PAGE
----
The curious inner leg produces an excellent knee, with as much range as any brand new MG model. Unfortunately the ankle is the same old outdated ball n' polycap routine, as is the hip joint. Aside from being an impressive feat of acrobatic injection molding, the inner leg is also an interesting artifact of the beginning of the contemporary golden age of MG engineering, which we now enjoy in full swing.

Legs, finished. These limbs have quite an eclectic feel about them, largely on account of the mix of old and new parts used in their construction. The external parts, more or less newly designed, all fit together pretty well, but there's a bit of cludginess to them. Those big (complicated) booster things on the sides of the shins, for instance, just sort of stick onto the armor beneath, which one suspects is directly adapted from one of the older MG Gundams' parts.

Additionally, as expected, while the fascinating inner leg frame provides outstanding flexibility in the knees, the ankles and hips don't afford much poseability on account of their old-style joints. The bulky ankle armor doesn't help in that regard.

Arm internals. Overall a pretty good inner frame, inherited from the Gundam ver. OYW. The fairly simple double-jointed elbow doesn't flex quite as far as newer kits, but as it turns out, the armor wouldn't let it bend much farther anyhow. The shoulder joint is also not quite as fancy as Hi-Nu's, but gets the job done.

The hands, on the other… well… hand, are identical to Hi-Nu's: While the fingers aren't individually jointed, they are all hinged at the knuckles with individual ball joints; the index finger, as always, comes on its own, while the other three fingers are molded together. However, they can be easily sliced apart so all four fingers move on their own. Additionally, the wrist ball is a separate piece connected via hinge joint to the hand itself, allowing for an excellent range of bend at the wrist. Perhaps most importantly, these hands feature the now-standard palm tabs for getting a grip on weapons.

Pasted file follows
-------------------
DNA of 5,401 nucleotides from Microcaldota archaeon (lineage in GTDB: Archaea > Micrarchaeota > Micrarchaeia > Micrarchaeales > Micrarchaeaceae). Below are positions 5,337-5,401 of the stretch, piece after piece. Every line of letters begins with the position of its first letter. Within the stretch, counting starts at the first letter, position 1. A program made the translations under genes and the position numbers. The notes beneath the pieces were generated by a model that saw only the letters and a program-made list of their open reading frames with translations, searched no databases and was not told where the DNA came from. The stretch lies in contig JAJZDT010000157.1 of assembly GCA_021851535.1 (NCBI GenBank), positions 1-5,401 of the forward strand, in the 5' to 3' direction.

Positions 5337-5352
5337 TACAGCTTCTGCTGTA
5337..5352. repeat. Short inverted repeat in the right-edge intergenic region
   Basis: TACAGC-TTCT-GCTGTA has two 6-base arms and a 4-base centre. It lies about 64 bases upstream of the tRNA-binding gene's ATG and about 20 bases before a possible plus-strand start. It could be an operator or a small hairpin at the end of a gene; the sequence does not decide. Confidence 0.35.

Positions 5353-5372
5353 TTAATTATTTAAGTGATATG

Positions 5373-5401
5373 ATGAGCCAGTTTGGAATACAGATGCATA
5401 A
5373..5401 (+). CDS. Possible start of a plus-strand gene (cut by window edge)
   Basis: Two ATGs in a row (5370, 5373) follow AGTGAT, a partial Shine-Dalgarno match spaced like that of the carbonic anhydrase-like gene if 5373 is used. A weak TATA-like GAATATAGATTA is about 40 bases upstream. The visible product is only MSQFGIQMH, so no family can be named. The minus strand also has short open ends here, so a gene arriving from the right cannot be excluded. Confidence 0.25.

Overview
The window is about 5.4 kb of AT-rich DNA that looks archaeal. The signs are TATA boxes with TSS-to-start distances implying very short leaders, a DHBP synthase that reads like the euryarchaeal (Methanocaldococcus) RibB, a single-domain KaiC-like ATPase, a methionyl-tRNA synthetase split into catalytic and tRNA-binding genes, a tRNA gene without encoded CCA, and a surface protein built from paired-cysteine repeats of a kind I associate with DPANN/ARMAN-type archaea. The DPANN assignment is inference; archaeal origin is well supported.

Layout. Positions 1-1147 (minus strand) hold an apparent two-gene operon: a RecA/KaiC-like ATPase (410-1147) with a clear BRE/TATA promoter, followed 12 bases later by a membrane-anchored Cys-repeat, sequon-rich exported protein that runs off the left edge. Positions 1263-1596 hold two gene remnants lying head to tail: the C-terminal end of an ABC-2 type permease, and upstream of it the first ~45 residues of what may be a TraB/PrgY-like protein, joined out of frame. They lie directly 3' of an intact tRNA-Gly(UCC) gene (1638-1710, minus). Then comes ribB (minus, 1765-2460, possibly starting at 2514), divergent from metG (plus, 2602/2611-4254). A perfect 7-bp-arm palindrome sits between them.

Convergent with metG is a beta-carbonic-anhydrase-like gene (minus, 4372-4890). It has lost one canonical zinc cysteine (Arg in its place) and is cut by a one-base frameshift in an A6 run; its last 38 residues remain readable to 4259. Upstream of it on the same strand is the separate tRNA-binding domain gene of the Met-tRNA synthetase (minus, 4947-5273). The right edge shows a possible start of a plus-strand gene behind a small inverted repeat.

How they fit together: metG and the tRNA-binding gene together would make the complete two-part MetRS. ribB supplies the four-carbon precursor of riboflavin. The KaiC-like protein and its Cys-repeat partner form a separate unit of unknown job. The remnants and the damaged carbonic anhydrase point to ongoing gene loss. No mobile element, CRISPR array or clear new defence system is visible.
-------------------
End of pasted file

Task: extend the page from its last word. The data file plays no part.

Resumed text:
Arms and shoulders, complete. The funky arrays sticking out from the shoulder armor are, of course, mounts for Shin Musha's big shoulder shields. Similarly, the little axles on the forearms will mount additional armored gauntlets.

This Gundam manages a pretty good kneel, thanks to its very flexible knees. Fortunately the stiffer ankles and hips don't impede this pose. I'll see if he can sit seiza next.

Front view. He ends up one pretty bulky Gundam.

Rear view. The slight awkwardness of the boosters on the legs is perhaps a bit more evident from this angle.

Classic Gundam head, with a twist. I usually paint the eyes, but I didn't have any of the right green on hand, so went with the decal in this case. Seems to have turned out alright.